In 1784 Dr. Mattei retired as Moscow University lecturer "for ill health and family reasons" and returned to his native land. Saxony The smart professor "took along" more than seventy manuscripts from the Synodal Library (perhaps from other collections too), and in 1788 sold them to the Dresden Library for 2,000 thalers. In his covering letter the German professor said he had collected those manuscripts during his eleven years' sojourn in Moscow. The next year the Russian historian and writer Nikolai Karamzin (subsequently elected to the St. Petersburg Academy of Sciences) visited the Dresden Library He was puzzled. "I wonder, where did Herr Mattel get these manuscripts from?" he asked, indignant, in his Letters of a Russian Traveler.
* See: M. Vikturina, "Expert Look at Latin Bible", Science in Russia, No. 1, 2000 -Ed.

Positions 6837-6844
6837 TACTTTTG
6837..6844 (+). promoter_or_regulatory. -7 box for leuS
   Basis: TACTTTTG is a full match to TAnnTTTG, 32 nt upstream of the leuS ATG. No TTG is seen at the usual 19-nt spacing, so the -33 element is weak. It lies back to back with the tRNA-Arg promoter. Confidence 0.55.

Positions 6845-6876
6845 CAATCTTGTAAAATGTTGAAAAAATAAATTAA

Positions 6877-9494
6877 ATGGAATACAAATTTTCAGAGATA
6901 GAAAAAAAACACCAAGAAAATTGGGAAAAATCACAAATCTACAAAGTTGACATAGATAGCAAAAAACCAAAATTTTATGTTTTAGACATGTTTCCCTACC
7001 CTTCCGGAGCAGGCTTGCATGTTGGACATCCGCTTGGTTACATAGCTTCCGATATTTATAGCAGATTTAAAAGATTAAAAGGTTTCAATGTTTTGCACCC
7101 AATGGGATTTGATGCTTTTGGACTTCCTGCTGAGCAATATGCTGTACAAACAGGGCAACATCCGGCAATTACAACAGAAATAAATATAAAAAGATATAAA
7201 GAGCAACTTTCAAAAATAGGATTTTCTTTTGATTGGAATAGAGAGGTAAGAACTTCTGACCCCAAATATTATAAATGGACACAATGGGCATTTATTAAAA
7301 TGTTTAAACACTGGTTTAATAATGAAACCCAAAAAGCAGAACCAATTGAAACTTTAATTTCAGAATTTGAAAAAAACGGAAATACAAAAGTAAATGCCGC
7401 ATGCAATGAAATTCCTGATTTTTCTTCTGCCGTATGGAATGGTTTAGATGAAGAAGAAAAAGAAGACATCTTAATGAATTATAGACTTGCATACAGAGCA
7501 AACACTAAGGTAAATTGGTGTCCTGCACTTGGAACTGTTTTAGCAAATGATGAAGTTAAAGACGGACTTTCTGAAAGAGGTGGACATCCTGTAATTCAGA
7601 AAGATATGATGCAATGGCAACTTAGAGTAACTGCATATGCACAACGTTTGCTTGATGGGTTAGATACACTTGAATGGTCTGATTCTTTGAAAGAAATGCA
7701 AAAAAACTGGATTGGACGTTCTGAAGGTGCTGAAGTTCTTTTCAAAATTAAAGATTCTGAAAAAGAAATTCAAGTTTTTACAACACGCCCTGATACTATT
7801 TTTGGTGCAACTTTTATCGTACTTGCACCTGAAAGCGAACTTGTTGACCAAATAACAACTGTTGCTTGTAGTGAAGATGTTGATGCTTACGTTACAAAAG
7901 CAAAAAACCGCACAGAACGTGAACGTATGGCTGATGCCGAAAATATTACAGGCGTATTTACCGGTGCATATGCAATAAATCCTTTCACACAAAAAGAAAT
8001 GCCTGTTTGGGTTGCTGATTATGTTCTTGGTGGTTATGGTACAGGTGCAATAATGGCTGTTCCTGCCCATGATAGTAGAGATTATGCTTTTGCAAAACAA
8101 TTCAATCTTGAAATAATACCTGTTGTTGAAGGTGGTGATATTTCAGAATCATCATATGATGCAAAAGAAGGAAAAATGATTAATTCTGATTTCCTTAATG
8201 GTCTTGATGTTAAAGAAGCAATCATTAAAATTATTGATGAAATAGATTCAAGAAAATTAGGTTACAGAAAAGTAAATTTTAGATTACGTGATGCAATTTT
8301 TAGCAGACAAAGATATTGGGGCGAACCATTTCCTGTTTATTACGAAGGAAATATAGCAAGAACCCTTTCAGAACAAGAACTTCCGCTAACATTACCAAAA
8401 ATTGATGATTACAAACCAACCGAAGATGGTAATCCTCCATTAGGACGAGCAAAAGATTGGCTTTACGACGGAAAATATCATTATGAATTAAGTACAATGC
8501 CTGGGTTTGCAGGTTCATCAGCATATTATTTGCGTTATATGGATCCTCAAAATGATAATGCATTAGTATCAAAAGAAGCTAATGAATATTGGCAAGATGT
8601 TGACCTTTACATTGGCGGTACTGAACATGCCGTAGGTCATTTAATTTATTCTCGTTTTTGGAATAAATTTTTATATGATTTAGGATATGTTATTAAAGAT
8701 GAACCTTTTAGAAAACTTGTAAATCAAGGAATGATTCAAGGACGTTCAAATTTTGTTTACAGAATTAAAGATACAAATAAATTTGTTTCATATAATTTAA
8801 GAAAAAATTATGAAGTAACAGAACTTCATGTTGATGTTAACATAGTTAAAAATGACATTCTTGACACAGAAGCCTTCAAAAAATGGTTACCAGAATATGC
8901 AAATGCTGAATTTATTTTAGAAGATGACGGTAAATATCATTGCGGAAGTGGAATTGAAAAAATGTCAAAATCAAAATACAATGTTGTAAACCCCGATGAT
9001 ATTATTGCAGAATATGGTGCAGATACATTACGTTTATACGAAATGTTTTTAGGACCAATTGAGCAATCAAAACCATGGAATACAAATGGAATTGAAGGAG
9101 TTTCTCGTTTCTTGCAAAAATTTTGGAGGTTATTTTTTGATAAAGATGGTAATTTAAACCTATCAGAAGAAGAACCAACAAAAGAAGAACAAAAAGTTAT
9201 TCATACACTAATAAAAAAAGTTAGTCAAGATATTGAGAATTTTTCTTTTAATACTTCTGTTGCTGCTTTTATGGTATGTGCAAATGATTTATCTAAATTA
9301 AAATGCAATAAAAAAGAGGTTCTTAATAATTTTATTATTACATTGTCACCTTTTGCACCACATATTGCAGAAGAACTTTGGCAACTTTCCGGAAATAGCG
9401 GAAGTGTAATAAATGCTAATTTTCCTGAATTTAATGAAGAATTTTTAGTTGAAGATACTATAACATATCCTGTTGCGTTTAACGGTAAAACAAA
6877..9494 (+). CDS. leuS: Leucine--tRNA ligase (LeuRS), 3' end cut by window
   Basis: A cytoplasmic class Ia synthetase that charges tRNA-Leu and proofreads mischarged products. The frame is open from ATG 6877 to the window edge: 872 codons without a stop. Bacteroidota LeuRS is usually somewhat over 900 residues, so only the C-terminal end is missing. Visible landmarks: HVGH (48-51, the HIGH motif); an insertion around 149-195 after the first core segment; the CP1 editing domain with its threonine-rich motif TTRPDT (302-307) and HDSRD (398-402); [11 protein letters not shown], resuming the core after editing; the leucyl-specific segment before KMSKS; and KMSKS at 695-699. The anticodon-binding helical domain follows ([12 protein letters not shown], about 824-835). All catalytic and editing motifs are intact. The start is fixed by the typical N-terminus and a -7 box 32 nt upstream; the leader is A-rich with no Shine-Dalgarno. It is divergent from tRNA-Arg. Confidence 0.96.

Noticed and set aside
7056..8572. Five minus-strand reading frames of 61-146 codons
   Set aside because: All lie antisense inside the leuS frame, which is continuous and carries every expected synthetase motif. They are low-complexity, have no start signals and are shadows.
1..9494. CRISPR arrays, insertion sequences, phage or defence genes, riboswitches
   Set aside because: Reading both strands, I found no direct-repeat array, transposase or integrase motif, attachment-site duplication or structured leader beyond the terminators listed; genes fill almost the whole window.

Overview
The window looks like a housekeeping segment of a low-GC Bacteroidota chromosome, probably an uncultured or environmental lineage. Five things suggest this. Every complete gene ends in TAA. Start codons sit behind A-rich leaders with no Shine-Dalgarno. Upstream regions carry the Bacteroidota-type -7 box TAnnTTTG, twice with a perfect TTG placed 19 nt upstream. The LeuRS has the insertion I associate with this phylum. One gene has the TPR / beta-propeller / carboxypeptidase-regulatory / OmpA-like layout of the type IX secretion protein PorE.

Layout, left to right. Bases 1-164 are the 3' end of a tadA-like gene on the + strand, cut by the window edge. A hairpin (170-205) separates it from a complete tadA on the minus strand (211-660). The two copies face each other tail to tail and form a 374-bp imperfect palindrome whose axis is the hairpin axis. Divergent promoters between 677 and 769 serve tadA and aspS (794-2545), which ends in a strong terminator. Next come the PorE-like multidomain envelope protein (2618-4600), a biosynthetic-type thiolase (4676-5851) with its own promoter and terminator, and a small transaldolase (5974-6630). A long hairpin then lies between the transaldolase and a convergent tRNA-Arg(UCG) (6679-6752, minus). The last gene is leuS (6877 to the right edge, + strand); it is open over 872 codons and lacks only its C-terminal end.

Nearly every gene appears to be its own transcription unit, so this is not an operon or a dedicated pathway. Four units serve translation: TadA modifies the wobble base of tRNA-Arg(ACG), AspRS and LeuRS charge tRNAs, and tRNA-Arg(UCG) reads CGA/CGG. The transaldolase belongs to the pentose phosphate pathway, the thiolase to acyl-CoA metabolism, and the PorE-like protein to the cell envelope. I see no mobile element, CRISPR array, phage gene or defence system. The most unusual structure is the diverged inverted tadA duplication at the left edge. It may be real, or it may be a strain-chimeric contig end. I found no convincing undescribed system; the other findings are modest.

The liberal ways of Moscow book depositaries might have been conducive to such kind of misappropriation. The German savant had permission to take some of the MS to his place where, in his words, there could be as many as 20 copies at a time. The clerks of the Synodal Library failed to notice that some of the folios were missing and did not demand that the German professor give them back.
Late in the 19th century, while examining MS of the Synodal Collection and corresponding references in catalogs, historian Sergei Belokurov found that some parts of the codes were absent-leaves torn or cut out, margins with signatures snipped off, among other defects. So besides integral codes, the German scholar stole a large number of sundry fragments-in separate sheets and in quaternion* folios. Some of the stolen stuff he had rebound, supplying ornamental illuminations and tail pieces, to make it all look like "complete" editions.